The Wedding's Debut Tooth & Nail Release Finds Harmony Between Punk-Rock And Pop

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thewedding.jpg
The Wedding

No Direction

Tooth & Nail

Sept. 25

Few things are more tolling on a band than recovering from the loss of a frontman.

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The Wedding's Debut Tooth & Nail Release Finds Harmony Between Punk-Rock And Pop

  • The Wedding's Debut Tooth & Nail Release Finds Harmony Between Punk-Rock And Pop

  • ">

    thewedding.jpg
    The Wedding

    No Direction

    Tooth & Nail

    Sept. 25

    Few things are more tolling on a band than recovering from the loss of a frontman.

    On No Direction, Arkansas punk-rockers The Wedding had to do just that after former vocalist Kevin Keihn got married and decided to depart from the five-piece. In his place, Matt Shelton, formerly of Letter Kills, has jumped in to pick up where things left off and usher in the group's debut album for Tooth & Nail.

    Right off the bat I want to be as transparent as possible. I have no idea what The Wedding sounded like pre-Shelton, and I don't want to know. Comparing the two vocalists is unfair to both, as each represent a unique snapshot of the band at different times. What I do know is this: Shelton's gritty edge is perfectly complimented by the band's optimistic and uplifting take on pop, punk and post-hardcore. The opening self-titled track, "No Direction," sets the tone for an upbeat and alternative album akin to early Anberlin, before "In The End" turns everything upside down and introduces heavy guitars, half-yelled vocals and a fairly intense breakdown.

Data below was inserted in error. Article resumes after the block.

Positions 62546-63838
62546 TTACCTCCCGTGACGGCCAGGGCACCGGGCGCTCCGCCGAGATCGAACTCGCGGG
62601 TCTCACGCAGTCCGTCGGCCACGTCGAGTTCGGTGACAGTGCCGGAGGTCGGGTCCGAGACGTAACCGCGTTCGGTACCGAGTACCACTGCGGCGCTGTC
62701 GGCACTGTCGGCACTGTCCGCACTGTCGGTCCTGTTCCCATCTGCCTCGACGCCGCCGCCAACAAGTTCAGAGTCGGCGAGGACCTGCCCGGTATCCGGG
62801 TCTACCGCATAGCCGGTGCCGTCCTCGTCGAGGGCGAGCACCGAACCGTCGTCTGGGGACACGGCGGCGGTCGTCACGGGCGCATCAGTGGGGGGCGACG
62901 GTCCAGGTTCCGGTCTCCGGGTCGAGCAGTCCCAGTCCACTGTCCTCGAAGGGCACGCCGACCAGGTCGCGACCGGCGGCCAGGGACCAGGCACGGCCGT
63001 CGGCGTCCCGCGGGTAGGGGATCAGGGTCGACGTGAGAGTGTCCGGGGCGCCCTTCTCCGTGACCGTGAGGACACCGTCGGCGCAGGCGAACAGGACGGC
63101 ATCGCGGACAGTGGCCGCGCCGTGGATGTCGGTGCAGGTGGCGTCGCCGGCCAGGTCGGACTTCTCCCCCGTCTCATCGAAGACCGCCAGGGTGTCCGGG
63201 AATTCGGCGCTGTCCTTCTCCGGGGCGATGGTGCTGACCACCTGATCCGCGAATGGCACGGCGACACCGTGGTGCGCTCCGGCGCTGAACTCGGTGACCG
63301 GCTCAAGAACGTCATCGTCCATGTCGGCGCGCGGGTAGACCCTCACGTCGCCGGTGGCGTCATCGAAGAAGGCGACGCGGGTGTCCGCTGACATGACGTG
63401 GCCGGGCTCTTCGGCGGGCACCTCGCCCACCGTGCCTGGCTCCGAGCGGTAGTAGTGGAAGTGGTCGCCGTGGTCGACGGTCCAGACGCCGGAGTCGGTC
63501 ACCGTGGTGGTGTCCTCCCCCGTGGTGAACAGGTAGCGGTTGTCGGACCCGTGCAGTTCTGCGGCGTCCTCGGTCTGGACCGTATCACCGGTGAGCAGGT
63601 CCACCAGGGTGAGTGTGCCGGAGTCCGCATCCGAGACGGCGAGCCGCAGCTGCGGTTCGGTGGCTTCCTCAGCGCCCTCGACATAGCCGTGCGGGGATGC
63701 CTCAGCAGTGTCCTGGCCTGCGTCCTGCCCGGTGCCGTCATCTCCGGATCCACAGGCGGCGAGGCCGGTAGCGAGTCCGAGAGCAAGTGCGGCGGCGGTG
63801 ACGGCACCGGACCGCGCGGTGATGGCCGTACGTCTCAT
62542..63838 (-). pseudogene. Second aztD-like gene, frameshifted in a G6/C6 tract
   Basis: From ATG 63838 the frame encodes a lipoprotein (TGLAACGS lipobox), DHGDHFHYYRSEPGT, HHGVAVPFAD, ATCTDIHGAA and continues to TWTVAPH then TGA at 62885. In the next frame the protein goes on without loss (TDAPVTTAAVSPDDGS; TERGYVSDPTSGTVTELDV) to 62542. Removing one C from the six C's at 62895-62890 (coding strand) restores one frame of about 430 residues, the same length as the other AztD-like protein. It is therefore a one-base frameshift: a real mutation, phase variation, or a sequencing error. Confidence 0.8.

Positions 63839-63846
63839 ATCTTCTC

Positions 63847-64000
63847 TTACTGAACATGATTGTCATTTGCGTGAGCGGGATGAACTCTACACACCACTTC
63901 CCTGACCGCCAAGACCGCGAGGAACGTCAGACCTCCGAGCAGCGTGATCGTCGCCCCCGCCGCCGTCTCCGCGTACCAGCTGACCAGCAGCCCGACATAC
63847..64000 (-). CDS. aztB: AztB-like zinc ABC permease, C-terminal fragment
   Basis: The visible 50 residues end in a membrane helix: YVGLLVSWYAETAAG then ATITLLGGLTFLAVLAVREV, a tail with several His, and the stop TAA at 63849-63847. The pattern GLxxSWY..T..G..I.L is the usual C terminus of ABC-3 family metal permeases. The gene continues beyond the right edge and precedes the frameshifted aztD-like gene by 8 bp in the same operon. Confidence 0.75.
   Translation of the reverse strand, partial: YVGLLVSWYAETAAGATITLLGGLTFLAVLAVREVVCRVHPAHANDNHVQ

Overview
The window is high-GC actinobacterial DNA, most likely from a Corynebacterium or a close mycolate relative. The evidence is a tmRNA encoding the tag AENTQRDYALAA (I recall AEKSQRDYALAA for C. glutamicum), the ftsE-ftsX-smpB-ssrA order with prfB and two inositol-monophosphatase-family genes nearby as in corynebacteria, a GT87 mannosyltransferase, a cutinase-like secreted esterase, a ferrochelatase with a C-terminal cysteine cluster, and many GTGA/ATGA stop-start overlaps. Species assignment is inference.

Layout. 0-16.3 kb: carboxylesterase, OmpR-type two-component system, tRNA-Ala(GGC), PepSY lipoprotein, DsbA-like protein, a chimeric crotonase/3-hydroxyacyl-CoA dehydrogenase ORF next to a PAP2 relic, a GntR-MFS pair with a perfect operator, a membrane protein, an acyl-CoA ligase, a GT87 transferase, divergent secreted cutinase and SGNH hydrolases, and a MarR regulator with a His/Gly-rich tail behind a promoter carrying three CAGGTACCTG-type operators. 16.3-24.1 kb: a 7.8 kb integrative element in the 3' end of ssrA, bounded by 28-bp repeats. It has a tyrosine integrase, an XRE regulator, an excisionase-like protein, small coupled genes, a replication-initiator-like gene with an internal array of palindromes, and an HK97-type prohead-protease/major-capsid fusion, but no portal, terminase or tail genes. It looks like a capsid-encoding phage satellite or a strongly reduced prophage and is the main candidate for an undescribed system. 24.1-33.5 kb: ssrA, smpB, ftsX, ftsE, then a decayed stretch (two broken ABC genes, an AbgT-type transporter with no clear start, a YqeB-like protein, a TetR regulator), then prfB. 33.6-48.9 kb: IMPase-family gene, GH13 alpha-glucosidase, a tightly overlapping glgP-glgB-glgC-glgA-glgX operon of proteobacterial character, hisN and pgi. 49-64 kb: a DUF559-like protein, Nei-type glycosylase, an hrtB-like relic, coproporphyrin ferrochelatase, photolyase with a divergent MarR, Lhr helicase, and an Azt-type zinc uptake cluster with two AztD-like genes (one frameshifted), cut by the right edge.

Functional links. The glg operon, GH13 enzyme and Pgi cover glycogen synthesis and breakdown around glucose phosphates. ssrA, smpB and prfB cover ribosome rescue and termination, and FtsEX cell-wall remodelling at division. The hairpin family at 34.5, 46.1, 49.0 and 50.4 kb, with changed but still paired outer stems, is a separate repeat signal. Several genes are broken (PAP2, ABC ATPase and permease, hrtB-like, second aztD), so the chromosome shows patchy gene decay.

The true stand out, though, is "The Raconteur." I'm a sucker for grizzly, gang-chorus punk with fast dums and distorted guitars. In this case, Flogging Molly without the Irish whiskey. As a whole, the record falls a bit too far into the realm of emotional-pop for me, though this is a perfect fit for T&N and the very reason they aren't signed to Fat Wreck Chords or Hellcat.

    It's rare to find a record that is capable of bringing together heavy guitars, raspy-punk vocals and soft, melancholy guitar and turn it into something original and cohesive. Better yet, to do it in the whirlwind of line-up changes. You got my vote, Matt.

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